In the Spotlight showcases a cross-section of an artist’s cover work. View past installments, then post suggestions for future picks in the comments!
With their new collection, Major/Minor, Thrice have taken the strangest turn one could have expected at this point: not much of a turn at all. After a decade-plus of sonic soul-searching, the West Coast foursome have stuck to the guns they crafted on 2009’s Beggars. They’ve perfected their soulful alternative rock, although with an admitted grunge-era groove seeping in this time around. Continue reading »
Fun, Sing in Japanese proves, is not language-specific.
Me First and the Gimme Gimmes are longtime punk stalwarts with a bent for alcohol consumption and other people’s songs. Their whole “career”–not that this is any of the Gimmes’ main gig (guitarist Chris Shiflett of Foo Fighters fame, bassist Fat Mike of NOFX and drug-fueled-antics-on-basic-cable fame)–has been based on the phenomena of the punk rock cover, a special breed of aural pleasure reserved for the…warped…part of all of us.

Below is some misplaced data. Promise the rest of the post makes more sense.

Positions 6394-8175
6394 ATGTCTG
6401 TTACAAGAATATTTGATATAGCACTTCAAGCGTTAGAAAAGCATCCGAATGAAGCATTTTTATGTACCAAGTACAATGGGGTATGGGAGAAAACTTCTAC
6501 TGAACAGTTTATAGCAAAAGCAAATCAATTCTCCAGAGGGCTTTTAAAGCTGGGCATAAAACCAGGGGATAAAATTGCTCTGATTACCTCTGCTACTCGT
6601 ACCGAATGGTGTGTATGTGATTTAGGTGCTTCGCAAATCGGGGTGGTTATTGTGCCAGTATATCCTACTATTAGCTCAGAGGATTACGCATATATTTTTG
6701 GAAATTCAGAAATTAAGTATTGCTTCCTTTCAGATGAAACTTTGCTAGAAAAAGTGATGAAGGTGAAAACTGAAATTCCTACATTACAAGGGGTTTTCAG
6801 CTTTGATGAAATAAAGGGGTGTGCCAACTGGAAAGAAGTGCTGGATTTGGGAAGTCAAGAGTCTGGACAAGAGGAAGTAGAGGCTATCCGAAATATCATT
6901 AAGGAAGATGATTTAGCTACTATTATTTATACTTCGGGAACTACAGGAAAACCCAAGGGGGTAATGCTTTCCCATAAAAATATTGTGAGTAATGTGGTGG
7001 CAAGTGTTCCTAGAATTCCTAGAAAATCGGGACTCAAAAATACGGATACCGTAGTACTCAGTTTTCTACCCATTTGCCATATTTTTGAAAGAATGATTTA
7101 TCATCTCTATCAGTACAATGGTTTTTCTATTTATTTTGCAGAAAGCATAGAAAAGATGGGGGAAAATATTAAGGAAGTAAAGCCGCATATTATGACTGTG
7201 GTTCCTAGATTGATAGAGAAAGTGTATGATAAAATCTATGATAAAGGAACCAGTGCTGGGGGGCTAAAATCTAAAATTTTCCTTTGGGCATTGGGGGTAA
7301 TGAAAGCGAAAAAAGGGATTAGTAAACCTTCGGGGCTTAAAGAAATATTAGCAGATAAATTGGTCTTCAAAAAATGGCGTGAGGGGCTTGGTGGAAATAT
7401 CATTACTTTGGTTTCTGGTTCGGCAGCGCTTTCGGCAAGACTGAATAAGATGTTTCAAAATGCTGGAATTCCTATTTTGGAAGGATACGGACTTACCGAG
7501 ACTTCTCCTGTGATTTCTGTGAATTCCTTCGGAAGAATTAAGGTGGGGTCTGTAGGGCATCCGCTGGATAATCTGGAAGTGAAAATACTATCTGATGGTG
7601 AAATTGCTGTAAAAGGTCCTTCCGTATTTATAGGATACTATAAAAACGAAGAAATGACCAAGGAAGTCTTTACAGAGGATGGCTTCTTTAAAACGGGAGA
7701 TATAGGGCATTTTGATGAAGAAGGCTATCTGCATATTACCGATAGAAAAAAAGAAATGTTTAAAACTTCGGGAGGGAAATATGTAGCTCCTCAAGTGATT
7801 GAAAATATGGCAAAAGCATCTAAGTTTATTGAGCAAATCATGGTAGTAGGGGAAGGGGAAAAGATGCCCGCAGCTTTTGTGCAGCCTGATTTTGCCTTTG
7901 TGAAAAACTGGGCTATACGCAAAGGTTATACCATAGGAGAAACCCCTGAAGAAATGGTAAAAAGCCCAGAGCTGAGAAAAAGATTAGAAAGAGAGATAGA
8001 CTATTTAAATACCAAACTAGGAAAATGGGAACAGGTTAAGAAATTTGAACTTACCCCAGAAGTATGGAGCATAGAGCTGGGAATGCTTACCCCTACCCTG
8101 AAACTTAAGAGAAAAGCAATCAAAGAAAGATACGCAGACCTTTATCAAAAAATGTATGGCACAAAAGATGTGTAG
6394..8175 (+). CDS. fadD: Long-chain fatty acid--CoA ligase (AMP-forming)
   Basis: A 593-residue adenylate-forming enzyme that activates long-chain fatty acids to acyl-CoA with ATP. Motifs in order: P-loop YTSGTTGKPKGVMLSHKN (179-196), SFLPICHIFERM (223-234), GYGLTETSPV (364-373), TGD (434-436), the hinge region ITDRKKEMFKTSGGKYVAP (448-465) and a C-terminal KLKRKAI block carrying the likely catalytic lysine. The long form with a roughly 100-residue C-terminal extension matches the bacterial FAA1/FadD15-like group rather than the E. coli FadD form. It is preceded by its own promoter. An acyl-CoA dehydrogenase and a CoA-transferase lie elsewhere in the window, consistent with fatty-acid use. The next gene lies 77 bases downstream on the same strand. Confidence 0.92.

Sing in Japanese is another theme collection from the Gimmes like Go Down Under or Love Their Country, only these songs might be a little more foreign to you (I would say no pun intended, but after I realized that I was about to say it I went ahead and typed it out anyway, so there, cliche). Have you ever heard of Yoshida Takuro? Didn’t think so. Continue reading »
Go put on “Gold Soundz.” Sunny alterna-pop at it’s finest, sonically summing up that twentysomething drunken summer spent at the moon tower. Feel the UV rays coming from the speakers. Did you ever think you’d hear a version you’d want played at your funeral?
Astrid Swan, already no stranger to the covers scene, looked to the catalog of one of the most revered bands in alternative music and put it through her Finnish-pixie prism. Hits (Pavement For Girls) is the result, as varied as it may be. The first question that comes to the male mind while letting Swan’s icily-expansive interpretations seep their way in: is this really how Pavement sounds to women? Continue reading »
Five Good Covers presents five cross-genre reinterpretations of an oft-covered song.
Once in a generation there comes a song so good, so perfectly written and arranged, that it transcends pure aural pleasure and becomes an anthem. The Band’s “The Weight” is one of those songs, without question – Easy Rider, anyone? If that doesn’t make you want to take a Harley across state lines, what would? Continue reading »